1. “Speaking of oranges, ever read A Clockwork Orange?”
                  Lots of people have read A Clockwork Orange. Anthony Burgess is quite a famous and well-respected modern writer. The book was excellent, and the movie famously ignored the last chapter, which prompted Burgess to disavow the film, whose horrors (the rape in the house) were based upon his own experience with intruding thugs – his wife and unborn child had died from injuries suffered during a rape.

                  From Wiki: In 1998, the Modern Library ranked A Clockwork Orange 65th on its list of the 100 best English-language novels of the 20th century.

                  1. You might be on to something with Clockwork Orange, but as I recall, the novel was originally–and for a long time–published without the last chapter.

                    I believe I remember when the last chapter was finally published, and it wasn’t that long ago. …after the film was made.

                    However–if the film was better than the book AND it went against the book? Then I’m gonna say I was still on…

                    But let’s go ahead and say you got one there!

                    That’s ONE.

                    One.

                    1. I for one will say that A Clockwork Orange is amidst my top 5 all time favorite books and the movie was a letdown. Read the book years before seeing the movie, and I was wholly disappointed. Need to go back and watch again, just in case…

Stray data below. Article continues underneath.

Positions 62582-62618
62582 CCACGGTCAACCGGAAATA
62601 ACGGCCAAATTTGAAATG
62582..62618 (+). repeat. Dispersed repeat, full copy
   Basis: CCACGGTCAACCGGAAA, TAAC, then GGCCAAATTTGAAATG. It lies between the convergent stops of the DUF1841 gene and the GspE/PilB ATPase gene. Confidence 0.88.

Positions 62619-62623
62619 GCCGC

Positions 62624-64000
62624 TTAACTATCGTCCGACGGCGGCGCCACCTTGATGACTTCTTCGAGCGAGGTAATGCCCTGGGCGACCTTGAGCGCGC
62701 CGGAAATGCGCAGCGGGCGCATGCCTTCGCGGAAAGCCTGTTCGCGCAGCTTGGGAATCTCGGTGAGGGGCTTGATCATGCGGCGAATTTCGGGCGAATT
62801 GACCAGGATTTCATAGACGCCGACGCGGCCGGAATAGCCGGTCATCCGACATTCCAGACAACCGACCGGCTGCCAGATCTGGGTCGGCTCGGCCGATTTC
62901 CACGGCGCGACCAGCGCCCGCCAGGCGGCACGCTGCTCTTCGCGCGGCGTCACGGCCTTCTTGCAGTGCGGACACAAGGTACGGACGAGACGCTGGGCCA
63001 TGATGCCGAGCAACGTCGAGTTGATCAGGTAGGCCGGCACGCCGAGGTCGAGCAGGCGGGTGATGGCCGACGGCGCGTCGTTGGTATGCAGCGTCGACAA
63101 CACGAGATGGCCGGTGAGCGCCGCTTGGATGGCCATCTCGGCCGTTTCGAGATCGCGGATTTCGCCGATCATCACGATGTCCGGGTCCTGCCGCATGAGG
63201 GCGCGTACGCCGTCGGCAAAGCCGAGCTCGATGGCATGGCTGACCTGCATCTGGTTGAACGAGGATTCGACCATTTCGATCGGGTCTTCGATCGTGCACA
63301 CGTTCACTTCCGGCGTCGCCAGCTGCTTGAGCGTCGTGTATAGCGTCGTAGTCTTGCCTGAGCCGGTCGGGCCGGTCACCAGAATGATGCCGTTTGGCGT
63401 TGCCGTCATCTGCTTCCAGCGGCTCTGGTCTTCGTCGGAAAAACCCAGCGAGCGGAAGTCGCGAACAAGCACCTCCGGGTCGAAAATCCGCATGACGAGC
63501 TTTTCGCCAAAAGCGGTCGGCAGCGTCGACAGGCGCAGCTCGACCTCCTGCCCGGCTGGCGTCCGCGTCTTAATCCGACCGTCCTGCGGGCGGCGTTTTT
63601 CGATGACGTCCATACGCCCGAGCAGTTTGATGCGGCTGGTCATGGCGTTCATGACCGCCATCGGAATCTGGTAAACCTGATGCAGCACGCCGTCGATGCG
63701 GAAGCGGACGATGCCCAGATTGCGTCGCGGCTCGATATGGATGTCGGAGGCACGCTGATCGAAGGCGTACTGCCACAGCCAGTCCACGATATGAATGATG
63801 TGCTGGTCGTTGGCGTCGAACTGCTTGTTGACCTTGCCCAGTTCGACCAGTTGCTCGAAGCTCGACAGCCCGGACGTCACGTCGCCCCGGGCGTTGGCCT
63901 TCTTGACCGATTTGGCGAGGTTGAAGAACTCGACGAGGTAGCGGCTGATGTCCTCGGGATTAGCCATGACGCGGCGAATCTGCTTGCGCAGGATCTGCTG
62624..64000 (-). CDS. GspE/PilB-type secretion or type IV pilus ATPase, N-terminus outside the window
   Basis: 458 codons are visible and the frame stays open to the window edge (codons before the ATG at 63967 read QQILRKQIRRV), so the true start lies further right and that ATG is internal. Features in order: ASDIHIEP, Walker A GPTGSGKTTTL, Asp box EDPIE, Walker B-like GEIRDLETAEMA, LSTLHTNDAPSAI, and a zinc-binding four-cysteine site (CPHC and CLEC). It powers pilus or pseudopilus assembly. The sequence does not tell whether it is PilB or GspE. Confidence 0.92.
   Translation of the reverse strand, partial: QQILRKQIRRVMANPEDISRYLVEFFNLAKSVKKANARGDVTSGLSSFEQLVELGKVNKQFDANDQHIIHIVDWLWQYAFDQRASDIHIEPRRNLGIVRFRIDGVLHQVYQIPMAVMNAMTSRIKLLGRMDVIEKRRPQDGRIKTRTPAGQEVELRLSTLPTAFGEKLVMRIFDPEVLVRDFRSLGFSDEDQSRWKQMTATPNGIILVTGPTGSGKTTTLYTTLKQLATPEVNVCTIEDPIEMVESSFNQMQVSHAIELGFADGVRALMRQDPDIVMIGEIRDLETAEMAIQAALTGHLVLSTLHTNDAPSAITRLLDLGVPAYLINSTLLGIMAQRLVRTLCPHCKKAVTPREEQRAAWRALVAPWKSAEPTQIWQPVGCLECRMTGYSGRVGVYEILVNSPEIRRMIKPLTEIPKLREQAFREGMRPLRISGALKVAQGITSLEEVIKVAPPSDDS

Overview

3. Gone With The Wind

                1. I was wondering if the book was any good because the movie is one of the worst pieces of shit I’ve ever endured. Rhett Butler’s character was admittedly great in the the first half.

              4. The Hunt for Red October

              5. Most of the Bond flicks are better than the books

                1. Again, it’s not about finding the shittiest books possible–so that no film could be half as bad…

                  …maybe I should amend the original statement to say that we’re talking about good books here.

                  I thought it went without saying, but I think we’re looking for movies that were better than good books.

                  And the James Bond books suck.

              6. “Now you try. Name a movie that was better than the book.”

                The Ten Commandments?

              7. Fight Club

              8. The Manchurian Candidate. The original, not the dull remake.

                To your point, some reviewers believe it was written for the screen.

                1. Precisely.

                2. Clifford the Big Red Dog, the book, paled in comparison to the movie Klifford: Blood in the Street. Klifford is such a gritty, realistic tale(tail?) about a life growing up in the hood and rising to be top dog of the Bloods street gang before it all came crashing down and Kliff had to spend the rest of his life earning redemption for the injustices he had done as a young pup.